And that, dear readers, is called crawling out of the gutter… where they will quickly return to on Wednesday.
Hate me ‘cuz I prey on the weak, just don’t hate me ‘cuz I’m right.
(Image courtesy of Getty Images)
As we look over the baseball season and all the stories that emerged, we also start putting the pieces together, trying to see what parts of the story are most important. This process often leads to discussions of who deserves which award and even when it’s a clear-cut race, that doesn’t mean that people won’t still yell long and hard about who they think should win.
So let me jump into the fray early on and start campaigning for a couple of my choices.
Let’s start with the American League where the manager of the year is obviously Jimmy
Leyland. Despite the whole “losing the division his team led for five
months on the last day of the regular season” thing, you have to admit
that it’s pretty impressive that he was even able to remain standing
for 162 games. Seriously, his lungs are like little tar flavored
prunes. If he’s an organ donor, the only person who could use his lungs
is a researcher at the Kingsford charcoal company trying to figure out
how to pack even more carbon into every little bricquet.
And on the NL side there are many people who think that Albert Pujols should win the MVP award. And despite his team’s ignominious crash out of the first round of the playoffs, the argument is a strong one. However, let me suggest another possibility. Rinku Singh. Ok, so he technically isn’t really eligible since he didn’t even play in the majors this season. But, think of this. In a nation of nearly 1.2 billion people, he is the first one of them to win a professional baseball game. That’s one small step for a man but one giant leap for, uh, India, I guess. And as if that wasn’t enough, he’s also the only reason that most Americans even realize the Pirates still play baseball. Those are pretty strong credentials, my friends.
So as you start debating the relative merits of the possible winners of this years’ awards, take a second and consider the RSBS inspired ticket of Leyland and Singh. They may not be winners in baseball but they sure are winners in life.
The only disappointing thing about Rickey Henderson being admitted to the Hall of Fame is the fact he’ll be going in alongside long-time Red Sox fan favorite Jim Rice. Don’t get me wrong, dear readers. I have absolutely nothing against Jim Rice, as a person or as a player; in fact, I would even say he deserves to be included in the hallowed halls of Cooperstown.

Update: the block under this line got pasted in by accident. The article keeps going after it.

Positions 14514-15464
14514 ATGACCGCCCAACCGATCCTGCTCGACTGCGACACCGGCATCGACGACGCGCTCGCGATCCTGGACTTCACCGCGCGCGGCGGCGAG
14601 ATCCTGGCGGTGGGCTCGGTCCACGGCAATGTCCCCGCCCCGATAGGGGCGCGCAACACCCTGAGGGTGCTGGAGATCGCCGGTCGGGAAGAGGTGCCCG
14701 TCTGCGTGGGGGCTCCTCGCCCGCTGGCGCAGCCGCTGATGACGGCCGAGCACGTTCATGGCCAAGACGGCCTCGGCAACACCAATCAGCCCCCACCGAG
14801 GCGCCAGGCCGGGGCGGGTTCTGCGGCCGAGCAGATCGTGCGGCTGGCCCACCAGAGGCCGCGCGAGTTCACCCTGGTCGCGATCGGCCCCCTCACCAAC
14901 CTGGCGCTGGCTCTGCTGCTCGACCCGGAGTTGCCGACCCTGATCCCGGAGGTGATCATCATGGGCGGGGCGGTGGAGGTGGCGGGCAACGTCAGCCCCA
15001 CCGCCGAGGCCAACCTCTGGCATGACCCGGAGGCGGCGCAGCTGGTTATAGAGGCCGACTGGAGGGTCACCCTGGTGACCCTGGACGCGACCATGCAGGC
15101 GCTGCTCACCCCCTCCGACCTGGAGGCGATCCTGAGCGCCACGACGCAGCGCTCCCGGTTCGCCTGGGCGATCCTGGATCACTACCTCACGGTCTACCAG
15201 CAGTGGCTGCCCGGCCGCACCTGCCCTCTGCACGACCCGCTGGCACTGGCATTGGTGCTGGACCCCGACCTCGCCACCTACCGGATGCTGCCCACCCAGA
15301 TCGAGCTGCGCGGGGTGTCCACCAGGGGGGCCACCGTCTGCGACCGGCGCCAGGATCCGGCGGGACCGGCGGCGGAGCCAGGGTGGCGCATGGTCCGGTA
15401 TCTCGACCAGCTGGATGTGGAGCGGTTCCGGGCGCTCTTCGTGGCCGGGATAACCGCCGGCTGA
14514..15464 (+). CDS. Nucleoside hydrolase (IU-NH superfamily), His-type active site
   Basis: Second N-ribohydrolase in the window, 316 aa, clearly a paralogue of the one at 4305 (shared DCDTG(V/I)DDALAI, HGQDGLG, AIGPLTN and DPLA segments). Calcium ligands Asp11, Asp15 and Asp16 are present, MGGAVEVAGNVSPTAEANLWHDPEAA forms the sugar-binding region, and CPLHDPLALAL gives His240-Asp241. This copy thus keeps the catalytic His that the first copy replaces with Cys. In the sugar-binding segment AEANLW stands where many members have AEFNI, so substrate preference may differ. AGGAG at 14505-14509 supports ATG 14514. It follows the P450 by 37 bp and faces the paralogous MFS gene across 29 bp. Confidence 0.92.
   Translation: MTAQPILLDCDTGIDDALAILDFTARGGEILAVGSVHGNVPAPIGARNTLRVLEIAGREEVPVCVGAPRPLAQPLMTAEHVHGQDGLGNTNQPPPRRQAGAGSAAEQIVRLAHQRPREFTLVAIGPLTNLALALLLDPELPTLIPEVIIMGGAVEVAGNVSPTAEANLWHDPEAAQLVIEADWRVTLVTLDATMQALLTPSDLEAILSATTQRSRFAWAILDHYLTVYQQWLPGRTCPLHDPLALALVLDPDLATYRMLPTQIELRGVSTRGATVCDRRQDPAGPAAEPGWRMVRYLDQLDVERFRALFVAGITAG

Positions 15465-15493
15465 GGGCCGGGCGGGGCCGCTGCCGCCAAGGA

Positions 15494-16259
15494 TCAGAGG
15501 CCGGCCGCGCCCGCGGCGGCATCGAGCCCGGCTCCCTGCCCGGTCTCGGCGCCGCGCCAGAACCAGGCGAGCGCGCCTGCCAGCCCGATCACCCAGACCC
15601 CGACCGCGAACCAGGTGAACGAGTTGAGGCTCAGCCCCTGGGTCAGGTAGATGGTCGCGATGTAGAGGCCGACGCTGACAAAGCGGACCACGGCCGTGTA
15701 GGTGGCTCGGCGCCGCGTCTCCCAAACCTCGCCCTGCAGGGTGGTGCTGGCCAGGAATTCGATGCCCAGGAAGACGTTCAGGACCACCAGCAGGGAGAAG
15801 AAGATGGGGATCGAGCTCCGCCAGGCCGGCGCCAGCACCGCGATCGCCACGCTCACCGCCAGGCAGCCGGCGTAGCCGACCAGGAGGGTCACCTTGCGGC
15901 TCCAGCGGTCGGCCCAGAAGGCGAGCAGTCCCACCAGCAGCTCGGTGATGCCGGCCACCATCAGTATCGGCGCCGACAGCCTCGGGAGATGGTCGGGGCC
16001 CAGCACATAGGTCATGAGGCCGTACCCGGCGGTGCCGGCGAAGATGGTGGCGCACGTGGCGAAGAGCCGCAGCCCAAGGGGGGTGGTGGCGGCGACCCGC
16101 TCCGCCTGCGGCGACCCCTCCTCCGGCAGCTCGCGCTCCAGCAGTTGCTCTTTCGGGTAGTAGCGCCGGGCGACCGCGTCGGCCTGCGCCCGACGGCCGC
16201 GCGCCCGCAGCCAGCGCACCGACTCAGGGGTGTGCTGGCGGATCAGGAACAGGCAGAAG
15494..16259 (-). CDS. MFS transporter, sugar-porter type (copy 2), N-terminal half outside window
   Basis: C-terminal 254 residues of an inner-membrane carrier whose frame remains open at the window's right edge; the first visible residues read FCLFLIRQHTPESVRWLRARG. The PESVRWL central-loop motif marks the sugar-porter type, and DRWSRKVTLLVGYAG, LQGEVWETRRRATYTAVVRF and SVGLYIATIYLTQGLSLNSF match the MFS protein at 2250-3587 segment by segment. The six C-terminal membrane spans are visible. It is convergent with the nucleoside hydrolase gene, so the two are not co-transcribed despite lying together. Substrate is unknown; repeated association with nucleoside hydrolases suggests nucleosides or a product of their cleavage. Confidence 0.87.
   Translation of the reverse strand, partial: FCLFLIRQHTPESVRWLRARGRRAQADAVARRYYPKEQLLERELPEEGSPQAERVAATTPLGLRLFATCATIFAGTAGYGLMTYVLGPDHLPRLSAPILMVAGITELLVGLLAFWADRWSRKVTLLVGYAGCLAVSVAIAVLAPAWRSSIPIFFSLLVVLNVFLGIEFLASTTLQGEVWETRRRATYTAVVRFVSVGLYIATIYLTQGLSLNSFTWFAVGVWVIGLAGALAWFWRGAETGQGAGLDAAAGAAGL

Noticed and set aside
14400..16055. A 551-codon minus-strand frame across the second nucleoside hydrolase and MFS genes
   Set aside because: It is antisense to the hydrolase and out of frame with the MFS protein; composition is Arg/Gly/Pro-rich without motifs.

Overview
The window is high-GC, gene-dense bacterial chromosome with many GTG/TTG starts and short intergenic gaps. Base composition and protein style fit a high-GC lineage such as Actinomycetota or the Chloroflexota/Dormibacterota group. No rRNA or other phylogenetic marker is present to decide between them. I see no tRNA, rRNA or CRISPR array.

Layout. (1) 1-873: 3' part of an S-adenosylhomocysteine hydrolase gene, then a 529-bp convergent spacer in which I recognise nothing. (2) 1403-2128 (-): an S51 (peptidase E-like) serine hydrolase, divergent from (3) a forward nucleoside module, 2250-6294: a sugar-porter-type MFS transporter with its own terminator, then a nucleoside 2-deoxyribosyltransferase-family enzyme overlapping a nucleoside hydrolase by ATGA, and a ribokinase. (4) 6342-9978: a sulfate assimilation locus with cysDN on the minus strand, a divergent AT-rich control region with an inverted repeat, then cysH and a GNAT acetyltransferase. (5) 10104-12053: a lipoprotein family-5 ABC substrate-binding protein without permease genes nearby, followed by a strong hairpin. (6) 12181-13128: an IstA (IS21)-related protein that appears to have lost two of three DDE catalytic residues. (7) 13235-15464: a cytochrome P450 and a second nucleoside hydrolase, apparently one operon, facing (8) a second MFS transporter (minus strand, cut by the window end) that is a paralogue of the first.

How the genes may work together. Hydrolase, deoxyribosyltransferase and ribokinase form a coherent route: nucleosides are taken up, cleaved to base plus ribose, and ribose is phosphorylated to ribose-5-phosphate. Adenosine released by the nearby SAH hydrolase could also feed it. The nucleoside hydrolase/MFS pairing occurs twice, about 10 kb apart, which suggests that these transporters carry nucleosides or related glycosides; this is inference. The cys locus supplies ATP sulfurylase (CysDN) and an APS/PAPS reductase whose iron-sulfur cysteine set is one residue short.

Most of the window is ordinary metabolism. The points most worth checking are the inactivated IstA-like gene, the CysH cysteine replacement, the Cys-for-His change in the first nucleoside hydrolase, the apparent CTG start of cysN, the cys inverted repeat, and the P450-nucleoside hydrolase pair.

Thing is: I feel sorry for him and the subsequent upstaging he’ll be forced to endure come July. I mean, Rickey Henderson is the “greatest of all-time”.
Okay, well, maybe he meant he was the greatest base-stealer of all-time. In any case, I think we all know how much swagger Henderson brings to any field, locker room, podium. The man has always been the cynosure of self-confidence, the quintessential self-promoter, the Barack Obama of baseball perhaps.
And that’s why I’m already salivating at the unscripted heroics of his forthcoming acceptance speech this summer.
Verily, I think we all have our favorite Rickey Henderson story. Whether it’s his persistent third person self-references, sliding into home plate after hitting a homerun or his penchant for talking to himself in the most supportive of ways like “Don’t worry, Rickey. You’re still the best”, I think we can all agree that his undying, unwavering, unparalleled belief in all-things Rickey Henderson made him the greatest lead-off hitter of all-time and an icon for baseball fans like myself.
I, too, have had the luxury of owning personal Rickey Henderson memories — memories that I will always hold dear to my heart. Henderson’s career started the same year my life did and I can’t ever remember not being mesmerized by his speed, his bat, his patience at the plate. For someone so fast, I never could get over how many pitches he was able to take in order to wear a pitcher down early. And though I had no affiliation to the teams with which Henderson played, I remember coveting his baseball cards and having the sudden need to check box scores of A’s (and later Yankees) games to see how many bases he’d stolen, how many homeruns he’d hit.
So when I finally had the chance to see Rickey Henderson play in person during the 2003 season while living in Los Angeles, I told my buddy before the home half of the first: “Wouldn’t it be something if Rickey led off with a homerun?”
And by golly he did it.
Watching him jog around the bases brought an indescribable chill up my spine and a few man-tears to my eye.
I said a few. Gimme a break. I love this friggin’ game.
But that wasn’t the end of my personal Henderson drama. Before a 2007 Saturday afternoon game at Wrigley pitting the Mets against the Cubs, I made it out to the left field wall for batting practice and was pleasantly surprised to see none other than Rickey himself shagging fly balls.